Kenya begins its national census Monday night amid accusations of tribalism and lack of proper security. The census numbers are expected to show significant population growth in a nation that is already suffering from a lack of basic resources.

Kenya's population has risen by an estimated 10 million since the last census a decade ago, putting Kenya's total population near the 40 million mark.

The growth of the country's population is a cause of growing alarm within Kenya.  Experts say the country's food, water, and power supplies are at emergency levels, due partly to a long-running regional drought and partly to the mismanagement of natural resources.

But the process of conducting a national census in Kenya is problematic in a country whose urban areas are dotted with informal settlements and whose rural areas are often populated heavily by nomadic herding tribes.

Adding to the census's obstacles is the migration that has taken place because of a severe drought that has driven many of the pastoralists to neighboring countries such as Uganda and Sudan. The government has engaged in community outreach efforts and promised food relief in an effort to entice the nomads to return to the border for the count.

The president has declared Tuesday a national holiday to help keep people in their homes while the count takes place.

Even in clear residential neighborhoods, though, the government might face serious difficulties. Many Kenyans say they will refuse to answer a knock on the door during census time for fear that criminals posing as census-takers will exploit the occasion to gain access to residences.

Some neighborhoods have demanded to meet their area's census workers beforehand so they can confidently let the canvassers into their homes. In other areas of the country, the census takers will be accompanied by village elders.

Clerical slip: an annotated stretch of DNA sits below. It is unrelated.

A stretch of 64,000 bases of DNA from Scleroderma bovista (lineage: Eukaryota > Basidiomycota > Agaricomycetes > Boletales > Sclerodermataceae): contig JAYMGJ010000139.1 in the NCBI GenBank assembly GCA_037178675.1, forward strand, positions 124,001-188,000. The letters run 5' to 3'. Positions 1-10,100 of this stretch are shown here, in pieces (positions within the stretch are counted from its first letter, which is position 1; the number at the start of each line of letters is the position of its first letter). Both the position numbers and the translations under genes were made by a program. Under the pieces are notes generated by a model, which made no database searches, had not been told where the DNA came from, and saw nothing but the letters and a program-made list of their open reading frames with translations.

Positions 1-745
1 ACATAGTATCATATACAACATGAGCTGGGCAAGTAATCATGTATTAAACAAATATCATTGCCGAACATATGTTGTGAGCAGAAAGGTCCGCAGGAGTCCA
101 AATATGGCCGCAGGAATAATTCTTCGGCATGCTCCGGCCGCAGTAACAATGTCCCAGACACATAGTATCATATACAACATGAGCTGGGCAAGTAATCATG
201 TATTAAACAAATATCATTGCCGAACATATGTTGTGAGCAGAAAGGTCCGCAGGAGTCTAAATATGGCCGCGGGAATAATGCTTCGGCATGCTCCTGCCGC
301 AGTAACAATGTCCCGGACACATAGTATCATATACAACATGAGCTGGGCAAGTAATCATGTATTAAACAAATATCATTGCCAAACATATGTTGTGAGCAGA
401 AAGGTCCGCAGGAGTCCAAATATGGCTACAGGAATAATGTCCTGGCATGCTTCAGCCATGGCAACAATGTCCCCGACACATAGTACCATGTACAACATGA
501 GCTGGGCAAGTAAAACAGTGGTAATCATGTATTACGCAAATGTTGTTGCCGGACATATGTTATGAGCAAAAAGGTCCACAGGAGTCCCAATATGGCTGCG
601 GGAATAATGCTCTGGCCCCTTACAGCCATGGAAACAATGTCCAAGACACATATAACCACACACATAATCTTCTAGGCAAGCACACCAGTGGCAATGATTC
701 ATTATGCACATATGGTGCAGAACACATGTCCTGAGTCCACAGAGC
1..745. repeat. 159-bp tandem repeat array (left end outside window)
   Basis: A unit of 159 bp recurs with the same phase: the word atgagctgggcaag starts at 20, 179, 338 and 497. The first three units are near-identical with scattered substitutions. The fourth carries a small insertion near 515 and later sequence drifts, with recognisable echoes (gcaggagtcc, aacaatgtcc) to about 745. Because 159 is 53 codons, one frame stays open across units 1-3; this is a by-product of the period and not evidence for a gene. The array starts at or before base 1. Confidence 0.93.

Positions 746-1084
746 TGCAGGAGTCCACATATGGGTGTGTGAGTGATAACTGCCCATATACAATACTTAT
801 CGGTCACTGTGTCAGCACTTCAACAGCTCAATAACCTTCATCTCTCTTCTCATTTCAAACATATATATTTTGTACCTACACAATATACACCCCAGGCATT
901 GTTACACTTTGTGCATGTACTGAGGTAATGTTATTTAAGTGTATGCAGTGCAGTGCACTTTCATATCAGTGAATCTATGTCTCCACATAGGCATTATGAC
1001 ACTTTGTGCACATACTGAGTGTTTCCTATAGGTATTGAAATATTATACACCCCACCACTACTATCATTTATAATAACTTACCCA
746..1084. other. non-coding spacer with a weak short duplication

Internal Security Minister George Saitoti says that proper security is in place and that Kenyans should be re-assured of their safety.

"I wish to ensure Kenyans that we have taken appropriate security measures to ensure that both the census officials and the general public will be able to engage peacefully in the exercise of the census," said Saitoti.

The census process is also coming under fire from Kenyans who object to the questionnaire's tribe identification question. A group named Tribe Kenya, recently formed specifically to campaign against the tribal question in the census, is urging their fellow countrymen to reject tribalism and identify themselves solely as "Kenyan."

Kenya's politics is dominated by shifting tribal coalitions. The widespread violence that broke out following the flawed 2007 presidential elections was mostly targeted along tribal lines.

According to Dismas Mokua, a spokesman for Tribe Kenya, the group has held over a thousand townhall meetings across the country to promote its campaign. The group has succeeded in getting the government planning minister in charge of the census to announce that Kenyans can legally announce their tribal identity as "Kenyan" if they so wish. 

Mokua says that while the group's census campaign might be mostly symbolic, the campaign represents a wider feeling among Kenyans who blame tribalism for the country's political problems.

"We think this is the first step towards breaking the cycle of tribalism in Kenya. We know it's going to be a tall order, that it's going to take a while before we can eradicate tribalism, but we are positive we have to begin somewhere," said Mokua.

Kenya is governed by a shaky coalition government formed to pull the country out of the chaos following the disputed presidential election.

It is estimated the census will cost the government nearly $100 million.